Crop Management Clinic Provides Training on Crop and Pest Management

Clinic to offer hands-on learning opportunities aimed at crop management decisions in the field

June 7, 2018, 2:44 pm | Warren Pierson, Brent Pringnitz

AMES, Iowa — With Iowa’s planting season drastically impacted by cold and wet weather earlier this spring, now more than ever it is important to make sure crops are efficiently managed to ensure the best yields possible.

people kneeling in field scouting crops.Many factors, including weather, pests, crop prices, input costs and crop growth and development, can have negative impacts on crops, potentially harming yields during harvest. Adequately prepare for this season by brushing up on crop management skills with Iowa State University Extension and Outreach researchers, management specialists and field agronomists.

Iowa State University’s Field Extension Education Laboratory (FEEL) will host the Summer 2018 Crop Management Clinic, July 12 from 9 a.m. to 4 p.m. The clinic provides interactive workshops and discussions to give patrons the best tools, resources and means-tested strategies to make the best crop management decisions in their corn or soybean fields.

“We have many demonstration plots that are set up to exemplify current research outcomes and mirror different management practices. Seeing some of these issues and management solutions in person is invaluable,” said Warren Pierson, coordinator of the Field Extension Educational Laboratory. “We encourage participants to go into these plots and dig or cut plants up to get a better idea of what is happening. Integrated crop management is important to make crop production and management decisions that are economical, and don’t result in negative consequences on the environment, and the future use of management tools.”

This event is open to anyone who has an interest in crop production and management. ISU Extension and Outreach will have a variety of agronomic professionals teaching the importance of water quality, pest and nutrient management and factors affecting yield that can occur in corn and soybean fields. As an intermediate level course, some of the topics covered will be geared toward crop management for future seasons, such as nematode management, full season weed control, and hybrid and seeding rate decisions. Other topics will benefit the attendees this summer and fall with decisions about fungicide applications, nitrogen management decisions, and soil health and indicators of soil health.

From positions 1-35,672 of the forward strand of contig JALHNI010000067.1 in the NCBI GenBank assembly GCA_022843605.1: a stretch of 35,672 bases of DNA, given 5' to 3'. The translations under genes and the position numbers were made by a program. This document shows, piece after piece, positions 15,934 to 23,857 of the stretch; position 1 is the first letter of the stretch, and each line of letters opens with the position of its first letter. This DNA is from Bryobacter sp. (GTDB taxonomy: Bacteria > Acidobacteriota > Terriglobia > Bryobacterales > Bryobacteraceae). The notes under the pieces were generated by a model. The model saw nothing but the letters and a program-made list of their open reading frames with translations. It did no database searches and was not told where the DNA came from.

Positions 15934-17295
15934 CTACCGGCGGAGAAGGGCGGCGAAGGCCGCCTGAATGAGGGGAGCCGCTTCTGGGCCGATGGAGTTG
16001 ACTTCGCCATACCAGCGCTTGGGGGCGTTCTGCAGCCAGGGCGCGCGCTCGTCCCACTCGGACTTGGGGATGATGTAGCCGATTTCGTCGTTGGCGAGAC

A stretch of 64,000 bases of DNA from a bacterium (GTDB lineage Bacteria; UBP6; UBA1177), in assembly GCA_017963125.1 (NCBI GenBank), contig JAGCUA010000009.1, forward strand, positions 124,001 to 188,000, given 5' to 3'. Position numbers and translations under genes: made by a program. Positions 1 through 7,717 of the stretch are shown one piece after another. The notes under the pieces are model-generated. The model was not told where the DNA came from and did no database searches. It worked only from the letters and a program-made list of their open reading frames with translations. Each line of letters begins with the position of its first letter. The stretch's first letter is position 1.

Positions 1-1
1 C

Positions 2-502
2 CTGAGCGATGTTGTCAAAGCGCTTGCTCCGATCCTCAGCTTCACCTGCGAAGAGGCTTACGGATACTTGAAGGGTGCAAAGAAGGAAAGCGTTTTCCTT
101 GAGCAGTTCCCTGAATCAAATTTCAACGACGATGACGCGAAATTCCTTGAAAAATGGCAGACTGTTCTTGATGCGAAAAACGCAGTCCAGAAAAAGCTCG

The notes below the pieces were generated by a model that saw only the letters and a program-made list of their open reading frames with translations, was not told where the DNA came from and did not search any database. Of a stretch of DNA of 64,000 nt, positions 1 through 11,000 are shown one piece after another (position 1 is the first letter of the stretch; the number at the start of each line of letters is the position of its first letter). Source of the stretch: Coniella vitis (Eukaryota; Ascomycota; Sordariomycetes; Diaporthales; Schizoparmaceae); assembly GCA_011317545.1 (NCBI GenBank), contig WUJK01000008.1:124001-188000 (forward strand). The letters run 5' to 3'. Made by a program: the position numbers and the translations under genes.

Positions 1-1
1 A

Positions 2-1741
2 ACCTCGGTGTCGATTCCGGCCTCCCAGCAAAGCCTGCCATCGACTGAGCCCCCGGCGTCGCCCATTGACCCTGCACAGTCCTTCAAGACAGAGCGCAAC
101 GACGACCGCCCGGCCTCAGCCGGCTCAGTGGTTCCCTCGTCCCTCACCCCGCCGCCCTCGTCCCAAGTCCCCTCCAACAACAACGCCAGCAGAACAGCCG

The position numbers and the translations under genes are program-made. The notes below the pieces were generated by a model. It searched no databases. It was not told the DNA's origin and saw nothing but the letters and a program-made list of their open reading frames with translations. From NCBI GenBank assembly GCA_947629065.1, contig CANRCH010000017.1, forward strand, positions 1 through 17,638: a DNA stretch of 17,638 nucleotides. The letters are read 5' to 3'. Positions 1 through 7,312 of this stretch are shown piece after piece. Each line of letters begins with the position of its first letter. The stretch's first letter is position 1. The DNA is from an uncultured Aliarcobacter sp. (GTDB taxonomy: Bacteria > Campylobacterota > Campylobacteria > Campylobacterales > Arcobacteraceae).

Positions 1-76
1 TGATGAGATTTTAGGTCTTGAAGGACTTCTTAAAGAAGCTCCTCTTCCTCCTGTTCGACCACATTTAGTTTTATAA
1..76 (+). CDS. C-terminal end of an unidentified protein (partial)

For a complete list of topics and instructors, visit the clinic website at www.aep.iastate.edu/feel/management.

FEEL is located at 1928 240th St. near Boone. Plan to arrive at 8:30 a.m. for registration with opening comments beginning at 8:55 a.m.

Advance registration is required to attend this event. Early registration is $125 and must be completed before midnight, June 29. Late registration is $150 until midnight, July 6. Registration includes refreshments, lunch and course materials. Additional information and online registration is available at http://www.aep.iastate.edu/feel/management. For any additional questions please visit the website above and take advantage of this growing season in crop management. This clinic qualifies for six continuing education credits for Iowa Certified Crop Advisers, subject to board approval, in the following categories: 1.0 nutrient management, 2.5 pest management, 1.5 soil and water management, 1.0 crop management.

For assistance with registration, receipts, cancellation or questions on the status of your registration contact ANR Program Services at 515-294-6429 or anr@iastate.edu.

Introductory field diagnostics July 11
A Field Diagnostic Clinic will take place the day prior, July 11, at FEEL. Attendees of this session receive a 50 percent discount on the purchase of “A Farmers Guide to Corn Diseases” discount (a total cost of $15). Visit www.aep.iastate.edu/feel/diagnostic if interested in attending the Field Diagnostic Clinic.

 

Photo caption: Participants in the Summer Crop Management Clinic will get to enter several of the Field Extension Education Laboratory field test plots to learn about crop scouting, as well as crop and pest management.  

 

 

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